September 6th, 2014

Updates will be posted after the event, along with pictures. 

Wednesday, 20 August 2014

IAMUM Conference Participation
I (Ernie) left for Chihuahua on August 6th to attend the IAMUM Conference. This is the umbrella  organisation, and legal entity, under which we can be in Mexico. 6 different Mennonite/Anabaptist denominations in Mexico make up IAMUM. The speaker was Robert Suderman and the topic was 'Churches with a Culture of Peace'. It was a good time for connecting and learning together. One of the rich parts of the conference was the round table discussion with other participants.

Highlights included reconnecting with the pastors and church people we had worked with while serving in Chihuahua from 1996-2000 (2nd Tour).
a leadership couple from the church in Juarez
3 pastors: Antonio Gaxiola, Ralph Dueck, and Walter Renpening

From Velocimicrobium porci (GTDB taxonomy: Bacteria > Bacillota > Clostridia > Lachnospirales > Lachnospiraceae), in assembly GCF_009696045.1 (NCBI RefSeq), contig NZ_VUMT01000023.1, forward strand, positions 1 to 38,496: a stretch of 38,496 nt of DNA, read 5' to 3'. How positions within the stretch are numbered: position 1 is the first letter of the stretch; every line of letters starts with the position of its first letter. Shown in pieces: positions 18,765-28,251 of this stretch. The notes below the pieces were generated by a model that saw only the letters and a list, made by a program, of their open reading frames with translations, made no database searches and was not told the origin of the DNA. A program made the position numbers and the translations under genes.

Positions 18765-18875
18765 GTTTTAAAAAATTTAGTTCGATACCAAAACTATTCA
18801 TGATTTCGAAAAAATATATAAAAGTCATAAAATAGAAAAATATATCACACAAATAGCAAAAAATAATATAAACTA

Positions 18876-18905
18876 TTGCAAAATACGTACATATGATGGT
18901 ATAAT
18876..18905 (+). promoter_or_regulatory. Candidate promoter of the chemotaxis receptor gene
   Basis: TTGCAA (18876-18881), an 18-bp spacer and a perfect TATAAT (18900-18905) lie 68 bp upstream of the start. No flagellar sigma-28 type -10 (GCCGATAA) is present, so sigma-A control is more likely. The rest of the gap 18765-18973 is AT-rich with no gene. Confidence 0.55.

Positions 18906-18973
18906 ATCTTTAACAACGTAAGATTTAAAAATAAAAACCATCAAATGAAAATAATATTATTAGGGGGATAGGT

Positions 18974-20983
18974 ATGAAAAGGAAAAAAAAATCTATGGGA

Blanca, from Juarez
Walter Renpening
Another extra special part of the trip was getting to see Walter Renpening (above), who we were not even aware was back in the country.  I was able to spend time with Walter, reconnect and renew our friendship.  I had not talked with him since the passing of his wife in 2012.  Right alongside that blessing was also being able to see Rebeca (below), the widow of my dear friend Aldo Gonzalez (Pastor of La Fuente de Vida church in Chihuahua).
Rebeca and Ernie in Buena Vista
Both of these dear souls are doing remarkably well, considering their losses, but we would ask that you to keep them in your prayers. It was so great to visit old friends, make some new ones, and see people faithfully serving the Lord. I also had the joy of connecting with some students of mine (below) from SBC (now youth pastors in Blumenau); another added blessing.
Rosie Dyck with daughter
Ruben Dyck